July 3, 2012
Banks Defy American Taxpayers With Empty Wills
Public Citizen Finds Bank Failure Plans, or ‘Living Wills,’ Void of Necessary Detail
WASHINGTON, D.C. – Federal banking regulators today released public portions of the so-called living wills of the largest banks, or the plans each bank created for winding down their sprawling affiliates in case of failure so as to prevent another taxpayer bailout. As provided under the Dodd-Frank Wall Street Reform Act, the “resolution” plans cover the nine largest banks, which have more than $250 billion in assets.
At this point, regulators have reviewed neither the public plans nor the larger more detailed plans, which will not be released to the public. Yet they may still reject some as inadequate.
“After sucking trillions of dollars from taxpayers in bailouts and subsidies as well as wrecking the world economy, America’s largest banks should offer more in their living wills than excerpts from their shareholder reports and self-promoting bromides about their safety,” said Bartlett Naylor, financial policy advocate for Public Citizen’s Congress Watch division. “If the shallow, detail-thin public plans are any indication as to what regulators will find in the plans submitted to them, Washington should return them to the banks marked ‘F.’ ”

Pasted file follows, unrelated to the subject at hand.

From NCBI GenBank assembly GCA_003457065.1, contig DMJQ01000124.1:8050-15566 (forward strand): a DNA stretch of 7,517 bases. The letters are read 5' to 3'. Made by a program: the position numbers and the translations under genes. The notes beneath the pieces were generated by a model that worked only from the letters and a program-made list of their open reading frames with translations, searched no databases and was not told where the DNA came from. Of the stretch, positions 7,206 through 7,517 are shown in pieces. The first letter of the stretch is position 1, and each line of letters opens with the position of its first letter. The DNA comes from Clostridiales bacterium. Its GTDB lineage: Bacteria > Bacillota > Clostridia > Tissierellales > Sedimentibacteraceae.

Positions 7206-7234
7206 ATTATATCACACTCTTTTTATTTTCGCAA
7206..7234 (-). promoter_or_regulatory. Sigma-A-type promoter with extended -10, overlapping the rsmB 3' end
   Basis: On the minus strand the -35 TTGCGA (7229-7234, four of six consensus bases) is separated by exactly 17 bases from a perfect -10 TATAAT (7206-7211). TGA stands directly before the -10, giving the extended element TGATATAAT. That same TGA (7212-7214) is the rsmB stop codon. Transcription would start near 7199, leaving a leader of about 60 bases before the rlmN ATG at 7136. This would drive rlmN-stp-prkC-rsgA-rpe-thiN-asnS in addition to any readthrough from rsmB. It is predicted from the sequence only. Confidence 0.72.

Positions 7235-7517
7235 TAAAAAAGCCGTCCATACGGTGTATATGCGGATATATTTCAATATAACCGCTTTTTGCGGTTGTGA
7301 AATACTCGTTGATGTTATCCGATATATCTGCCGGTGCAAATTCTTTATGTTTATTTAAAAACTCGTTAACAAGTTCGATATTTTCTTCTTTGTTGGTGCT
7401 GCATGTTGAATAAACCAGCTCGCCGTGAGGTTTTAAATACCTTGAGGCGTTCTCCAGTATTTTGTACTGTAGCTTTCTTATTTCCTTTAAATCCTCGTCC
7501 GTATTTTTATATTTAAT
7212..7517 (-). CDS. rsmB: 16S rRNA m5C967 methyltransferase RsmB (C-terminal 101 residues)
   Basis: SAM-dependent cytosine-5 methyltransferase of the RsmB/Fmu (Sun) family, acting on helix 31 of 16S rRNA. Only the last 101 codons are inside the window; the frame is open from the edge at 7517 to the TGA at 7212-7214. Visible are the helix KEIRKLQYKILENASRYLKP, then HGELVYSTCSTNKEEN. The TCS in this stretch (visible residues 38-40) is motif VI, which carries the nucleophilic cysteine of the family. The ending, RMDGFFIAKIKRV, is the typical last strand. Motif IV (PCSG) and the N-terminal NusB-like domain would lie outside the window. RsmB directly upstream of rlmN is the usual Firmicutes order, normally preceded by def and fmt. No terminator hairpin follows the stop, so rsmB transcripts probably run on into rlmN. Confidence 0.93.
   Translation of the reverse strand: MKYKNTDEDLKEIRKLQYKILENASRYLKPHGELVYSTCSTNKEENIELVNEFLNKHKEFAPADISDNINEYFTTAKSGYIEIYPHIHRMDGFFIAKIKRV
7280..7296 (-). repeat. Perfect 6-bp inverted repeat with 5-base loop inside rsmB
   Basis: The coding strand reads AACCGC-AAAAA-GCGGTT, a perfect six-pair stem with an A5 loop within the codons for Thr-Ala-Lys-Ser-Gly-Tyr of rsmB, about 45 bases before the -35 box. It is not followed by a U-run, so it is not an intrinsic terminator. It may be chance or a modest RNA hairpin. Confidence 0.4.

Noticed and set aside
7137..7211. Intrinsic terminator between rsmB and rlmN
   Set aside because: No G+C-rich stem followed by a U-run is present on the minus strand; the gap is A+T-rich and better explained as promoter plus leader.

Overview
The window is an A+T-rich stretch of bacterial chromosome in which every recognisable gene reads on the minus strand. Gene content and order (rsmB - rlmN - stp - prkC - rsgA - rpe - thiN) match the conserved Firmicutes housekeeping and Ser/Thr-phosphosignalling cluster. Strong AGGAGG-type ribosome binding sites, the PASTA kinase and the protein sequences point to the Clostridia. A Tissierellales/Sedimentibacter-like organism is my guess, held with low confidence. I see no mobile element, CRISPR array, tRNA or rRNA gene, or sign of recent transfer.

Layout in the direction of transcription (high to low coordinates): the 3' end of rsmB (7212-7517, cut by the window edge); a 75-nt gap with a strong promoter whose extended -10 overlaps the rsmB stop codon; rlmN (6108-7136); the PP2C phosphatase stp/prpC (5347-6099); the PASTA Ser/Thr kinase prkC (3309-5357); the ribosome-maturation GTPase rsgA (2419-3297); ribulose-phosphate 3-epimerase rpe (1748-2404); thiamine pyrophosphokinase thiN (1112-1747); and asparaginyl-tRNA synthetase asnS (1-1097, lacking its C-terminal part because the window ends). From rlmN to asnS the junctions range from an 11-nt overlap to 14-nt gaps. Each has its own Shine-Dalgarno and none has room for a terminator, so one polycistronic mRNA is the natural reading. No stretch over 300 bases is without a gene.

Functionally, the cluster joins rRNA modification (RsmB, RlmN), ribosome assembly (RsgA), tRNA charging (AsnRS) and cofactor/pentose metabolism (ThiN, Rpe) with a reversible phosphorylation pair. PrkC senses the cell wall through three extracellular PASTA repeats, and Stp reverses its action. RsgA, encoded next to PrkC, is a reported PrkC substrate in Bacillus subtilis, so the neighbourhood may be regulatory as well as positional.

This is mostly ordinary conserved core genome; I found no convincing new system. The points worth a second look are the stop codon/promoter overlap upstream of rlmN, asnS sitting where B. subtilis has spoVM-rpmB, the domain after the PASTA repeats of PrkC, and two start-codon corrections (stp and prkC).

“Living wills must be concrete, detailed plans that list vulnerabilities to be repaired now as well as clear direction for turning out the lights in the event of failure,” Naylor said. “JPMorgan Chase’s multibillion-dollar London loss, which escaped the understanding of a CEO considered the best banker in the nation, underscores the need for making American financial institutions small and simple enough to manage, supervise and, if necessary, shutter.”
Living wills are critical to preventing another taxpayer bailout. The nation’s banks create hundreds of affiliates to escape taxes and regulation, which leads to a nightmare for regulators attempting to sell off assets and negotiate claims when the firm fails, Naylor said. The living wills are intended to create a roadmap for structural changes at each bank so that simplicity of resolution trumps bank evasion of regulation and taxes.
Deficient living wills also can empower regulators to order higher capital and divestiture.
“It’s obvious to shareholders of the major banks, where the parts are worth more than the current market value, that breaking up is the correct course,” Naylor said. “Regulators should use this standard to measure the credibility of a living will. We urge them to reject inadequate plans.”